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What Color Is Your City?06:18
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The "Painted Ladies," a row of historical Victorian homes, in San Francisco in April 2016. (Jeff Chiu/AP)
The "Painted Ladies," a row of historical Victorian homes, in San Francisco in April 2016. (Jeff Chiu/AP)
This article is more than 3 years old.

Close your eyes and think of San Francisco. What colors do you see? Maybe the bold red of the Golden Gate Bridge, or the pastels of the Victorian mansions known as the "Painted Ladies." What about New York? Maybe the gray and brown of pavement and brick, with a pop of yellow from taxis.

Here & Now's Jeremy Hobson looks at how a city's color palette comes to be, and how it impacts the people who live there, with Laurie Pressman of the Pantone Color Institute.

Interview Highlights

On the color palette in cities like Washington, D.C., Boston and Miami Beach

"You've definitely brought up a great cross section there, and you're almost crossing, not just three different climates, but three different cultures. So when you think about Miami Beach, and you think about — especially over the last 20 years — first of all, you're looking at a very warm climate, so of course white makes perfect sense for something like that. But, over the last — and it's probably more than 20 years at this point, I would say 50 years — the influx of the Hispanic community, so whether you're looking at people coming in from Puerto Rico, or you're looking at people coming in from Cuba, if you're looking at South America. So I think with a whole different culture coming in, you're also looking at a changing color palette."

"I think of Washington, D.C. as a really interesting dichotomy. It's a city that bridges... you have this whole conservative thing, because of the political culture. But you also have a city that straddles the North and straddles the South, and when I think of the brighter colors there, I think of some of that southern personality coming through a little bit more, that warmer climate. And then you look at New England, and you think of New England as almost one of the original areas of this great country, and the brick, and the Federalist look, it makes perfect sense."

Art Deco hotels are seen on the famed Ocean Drive strip in Miami Beach, Fla. (Joe Raedle/Getty Images)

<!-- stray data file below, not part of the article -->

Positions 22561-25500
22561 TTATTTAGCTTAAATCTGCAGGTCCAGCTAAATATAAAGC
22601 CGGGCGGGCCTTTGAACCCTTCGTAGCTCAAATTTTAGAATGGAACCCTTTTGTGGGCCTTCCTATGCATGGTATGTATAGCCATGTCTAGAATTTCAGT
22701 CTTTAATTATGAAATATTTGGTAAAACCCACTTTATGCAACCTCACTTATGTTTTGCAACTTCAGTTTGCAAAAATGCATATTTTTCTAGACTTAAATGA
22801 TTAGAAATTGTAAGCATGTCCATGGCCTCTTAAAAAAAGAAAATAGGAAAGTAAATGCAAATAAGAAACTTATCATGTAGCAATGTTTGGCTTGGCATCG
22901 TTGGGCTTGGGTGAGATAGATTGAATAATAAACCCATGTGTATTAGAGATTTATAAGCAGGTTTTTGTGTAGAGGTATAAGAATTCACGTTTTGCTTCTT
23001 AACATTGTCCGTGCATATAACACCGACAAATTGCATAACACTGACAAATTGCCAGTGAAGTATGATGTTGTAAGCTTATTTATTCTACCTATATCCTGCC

Art Deco hotels are seen on the famed Ocean Drive strip in Miami Beach, Fla. (Joe Raedle/Getty Images)
Row houses in Washington, D.C. (davebailey/Flickr)
Row houses in Washington, D.C. (davebailey/Flickr)
Boston is transforming Newbury Street, one of the city's most popular shopping destinations, into a pedestrian walkway for a day. Here, Newbury Street is seen through a glass window. (Lei Han/Flickr)
Boston is transforming Newbury Street, one of the city's most popular shopping destinations, into a pedestrian walkway for a day. Here, Newbury Street is seen through a glass window. (Lei Han/Flickr)

On other examples of cities that have a distinct color palette

"I think one of the most interesting cities to me, when I think about this country, is San Francisco, and I think about that because when you think of San Francisco, we associate that city with being very culturally progressive. So you expect that freedom of expression, and you also look at a climate that is, you know, kind of warm — it's not LA, for sure, but it's definitely warmer than some of the Northeast cities. But what strikes me there is the 'Painted Ladies,' because you think of those old Victorian houses that were built so many different years ago, and you think of how, I guess in the late-'70s, they got this name. People were using color as a way to accentuate the individual architectural details on the house, because if you look at these houses, they all look the same, and yet here now, if you go down to that row and take a look at those houses, it's such a beautiful expression — not just of color, but really of what that city is all about. So that's always the first thing that comes to mind when I think of color in a particular city."

On whether there's an exterior color that is currently in vogue

"I go back to the grays, because if you're looking at exterior colors, you have to keep in mind it's not a color that somebody's going to change that often. Typically, what we would advise people is to really stay within the personality of the house. So if you were looking at a craftsman house, for example, you may not want to be thinking about turquoise and white, it just may not work. You might be better off staying with burnt oranges or a brown-based red or something like that, that just fits with the overall feeling of the house. So to us, I would say cohesion is really the big thing. But if I had to look at a color, it's the contrast with white, but it's definitely the grays, because that is a color that can go the distance — it's gonna look stately, it could look traditional yet chic at the same time. And if you wanted to really change, maybe you add a little bit of brighter color to the door, or to the trim of the home. But once you're looking at exteriors, I think you really need something — I use that phrase again — that's gonna go the distance, and maintain the integrity of the home."

This article was originally published on March 27, 2017.

This segment aired on March 27, 2017.

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